Joe Biden comes across as such a nice guy that it’s easy to discount how smart, capable, and hard-driving he is. Despite being blatantly imperfect and visibly elderly, he embodies several qualities–such as pragmatism, civility, and a deep familiarity with the nuts and bolts of governmental processes–that the US desperately needs in the presidency.
Biden isn’t trying to be overly charismatic. He isn’t promising to fix everything that’s wrong with our culture and political system. He isn’t trying to have the most earth-shattering agenda. He is, however, someone who thoroughly understands the issues the nation faces, and he approaches them in a sophisticated and thoughtful way. He knows the backstories and the players. Moreover, Biden abides by a tradition of statesmanship that has drawn men and women to dedicate themselves to national service in hopes of earning broad public gratitude, favor, and esteem.
Presidents are uniquely dependent on the American people for their position and prestige, a dependence that every president except Donald Trump has recognized by treating American citizens with honor, reverence, and consideration.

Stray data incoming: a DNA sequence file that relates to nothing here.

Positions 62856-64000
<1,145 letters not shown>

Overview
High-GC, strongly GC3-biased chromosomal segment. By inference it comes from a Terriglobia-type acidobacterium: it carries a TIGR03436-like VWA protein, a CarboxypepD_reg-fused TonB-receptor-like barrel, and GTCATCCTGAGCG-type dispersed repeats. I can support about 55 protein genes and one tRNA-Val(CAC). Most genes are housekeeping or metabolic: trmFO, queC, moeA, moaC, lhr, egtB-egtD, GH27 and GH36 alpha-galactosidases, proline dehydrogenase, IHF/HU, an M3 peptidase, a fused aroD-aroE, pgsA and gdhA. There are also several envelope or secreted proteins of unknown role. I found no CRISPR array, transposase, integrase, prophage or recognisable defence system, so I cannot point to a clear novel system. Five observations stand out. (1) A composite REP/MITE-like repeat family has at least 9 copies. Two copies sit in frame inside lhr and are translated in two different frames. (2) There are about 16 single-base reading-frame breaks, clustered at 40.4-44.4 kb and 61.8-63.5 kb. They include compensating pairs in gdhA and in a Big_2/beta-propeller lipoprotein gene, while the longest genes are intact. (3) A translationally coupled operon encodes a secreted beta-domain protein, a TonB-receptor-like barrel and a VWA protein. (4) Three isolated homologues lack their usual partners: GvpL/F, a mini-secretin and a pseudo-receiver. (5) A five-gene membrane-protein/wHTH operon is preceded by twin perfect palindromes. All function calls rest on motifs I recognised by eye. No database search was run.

Trump is alone among American presidents in denigrating the people. Far from having an affectionate relationship with Americans, he has insulted, defamed, and even threatened violence against them and their state governments. This is so subversive of American norms and Constitutional order that most Americans are dumbfounded. Nothing will be left of this government “of the people, by the people, and for the people,” if the people let the incumbent president usurp their power.
Climate change, health care, women’s rights, black equality: these are all important issues, but acting on them is mainly Congress’s job. This presidential election is about something far simpler and more urgently necessary. It’s about having a president who respects the people as the source of his power. Biden will be a fine and honorable president: one who respects all the people, serves them, and makes them proud.
Image: Biden discussing a chemical weapons treaty
during a 1997 meeting of the Senate Foreign Relations Committee,
as his Republican colleague Jesse Helms looks on,
from this source.